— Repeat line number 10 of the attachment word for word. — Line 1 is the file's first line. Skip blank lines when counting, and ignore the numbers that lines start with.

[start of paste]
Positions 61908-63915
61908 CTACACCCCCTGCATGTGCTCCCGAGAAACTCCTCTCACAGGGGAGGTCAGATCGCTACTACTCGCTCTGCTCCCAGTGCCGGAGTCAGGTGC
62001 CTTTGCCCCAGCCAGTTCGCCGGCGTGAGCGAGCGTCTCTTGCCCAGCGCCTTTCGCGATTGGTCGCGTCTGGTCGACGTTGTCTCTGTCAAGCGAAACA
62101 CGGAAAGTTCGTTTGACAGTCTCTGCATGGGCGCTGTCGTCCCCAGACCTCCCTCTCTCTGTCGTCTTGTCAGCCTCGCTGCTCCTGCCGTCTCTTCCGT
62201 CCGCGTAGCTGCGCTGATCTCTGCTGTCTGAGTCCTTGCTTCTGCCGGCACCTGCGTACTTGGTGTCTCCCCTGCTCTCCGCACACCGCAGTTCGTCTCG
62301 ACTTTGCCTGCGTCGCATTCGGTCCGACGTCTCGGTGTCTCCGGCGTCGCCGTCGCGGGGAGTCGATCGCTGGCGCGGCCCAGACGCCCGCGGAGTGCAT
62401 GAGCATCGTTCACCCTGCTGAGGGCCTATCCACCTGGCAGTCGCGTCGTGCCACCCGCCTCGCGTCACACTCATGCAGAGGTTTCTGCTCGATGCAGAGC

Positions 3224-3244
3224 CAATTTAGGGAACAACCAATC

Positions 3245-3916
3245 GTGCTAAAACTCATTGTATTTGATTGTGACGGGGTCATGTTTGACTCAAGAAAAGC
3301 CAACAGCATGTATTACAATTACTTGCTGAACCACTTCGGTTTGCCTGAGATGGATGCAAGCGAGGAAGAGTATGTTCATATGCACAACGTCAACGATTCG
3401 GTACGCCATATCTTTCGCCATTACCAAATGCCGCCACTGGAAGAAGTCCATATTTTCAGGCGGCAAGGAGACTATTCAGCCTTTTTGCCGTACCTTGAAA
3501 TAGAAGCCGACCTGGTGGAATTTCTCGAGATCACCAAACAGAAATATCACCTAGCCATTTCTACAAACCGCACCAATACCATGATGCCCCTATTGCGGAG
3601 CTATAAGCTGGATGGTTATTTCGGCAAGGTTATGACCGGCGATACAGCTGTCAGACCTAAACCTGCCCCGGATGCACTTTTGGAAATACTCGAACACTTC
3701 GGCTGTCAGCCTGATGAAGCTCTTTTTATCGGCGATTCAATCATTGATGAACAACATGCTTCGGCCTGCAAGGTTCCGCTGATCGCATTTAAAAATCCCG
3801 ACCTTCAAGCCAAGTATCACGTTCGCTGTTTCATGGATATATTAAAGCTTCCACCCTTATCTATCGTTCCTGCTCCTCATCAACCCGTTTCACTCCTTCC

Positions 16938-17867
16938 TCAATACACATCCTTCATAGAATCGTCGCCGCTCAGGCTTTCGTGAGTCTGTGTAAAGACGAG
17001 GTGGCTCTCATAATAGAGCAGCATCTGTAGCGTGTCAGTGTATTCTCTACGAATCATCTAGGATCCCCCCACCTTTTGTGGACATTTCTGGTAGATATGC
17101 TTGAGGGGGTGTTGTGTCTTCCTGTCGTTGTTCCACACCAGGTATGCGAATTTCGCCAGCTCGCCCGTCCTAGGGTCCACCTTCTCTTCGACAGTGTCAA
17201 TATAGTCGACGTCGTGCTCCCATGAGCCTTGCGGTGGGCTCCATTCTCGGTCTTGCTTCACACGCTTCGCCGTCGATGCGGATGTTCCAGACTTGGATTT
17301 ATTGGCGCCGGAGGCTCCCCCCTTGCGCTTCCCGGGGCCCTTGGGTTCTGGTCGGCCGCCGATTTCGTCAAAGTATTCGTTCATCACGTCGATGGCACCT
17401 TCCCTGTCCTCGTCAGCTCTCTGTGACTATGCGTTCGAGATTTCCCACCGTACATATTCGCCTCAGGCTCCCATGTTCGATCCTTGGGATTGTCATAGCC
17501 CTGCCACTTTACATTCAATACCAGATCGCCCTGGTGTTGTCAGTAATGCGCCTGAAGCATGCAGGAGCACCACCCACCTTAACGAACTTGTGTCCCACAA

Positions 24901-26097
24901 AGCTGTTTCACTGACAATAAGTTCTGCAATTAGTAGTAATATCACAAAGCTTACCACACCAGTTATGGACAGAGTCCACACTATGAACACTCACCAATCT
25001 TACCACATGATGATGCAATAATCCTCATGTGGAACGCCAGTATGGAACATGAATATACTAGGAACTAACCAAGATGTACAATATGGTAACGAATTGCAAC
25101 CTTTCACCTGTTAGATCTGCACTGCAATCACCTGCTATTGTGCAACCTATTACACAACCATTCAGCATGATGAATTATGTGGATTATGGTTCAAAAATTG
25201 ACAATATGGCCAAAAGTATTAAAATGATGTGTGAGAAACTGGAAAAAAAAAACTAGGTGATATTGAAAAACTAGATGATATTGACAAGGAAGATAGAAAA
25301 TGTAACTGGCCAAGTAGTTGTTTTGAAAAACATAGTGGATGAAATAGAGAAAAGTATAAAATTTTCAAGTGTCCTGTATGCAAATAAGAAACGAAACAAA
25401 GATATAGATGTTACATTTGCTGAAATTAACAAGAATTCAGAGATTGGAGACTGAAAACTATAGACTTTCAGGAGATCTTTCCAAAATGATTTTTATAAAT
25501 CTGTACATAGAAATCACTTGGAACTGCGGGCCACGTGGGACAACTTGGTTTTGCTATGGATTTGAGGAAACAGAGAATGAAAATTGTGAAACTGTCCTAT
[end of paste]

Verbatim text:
Positions 3245-3916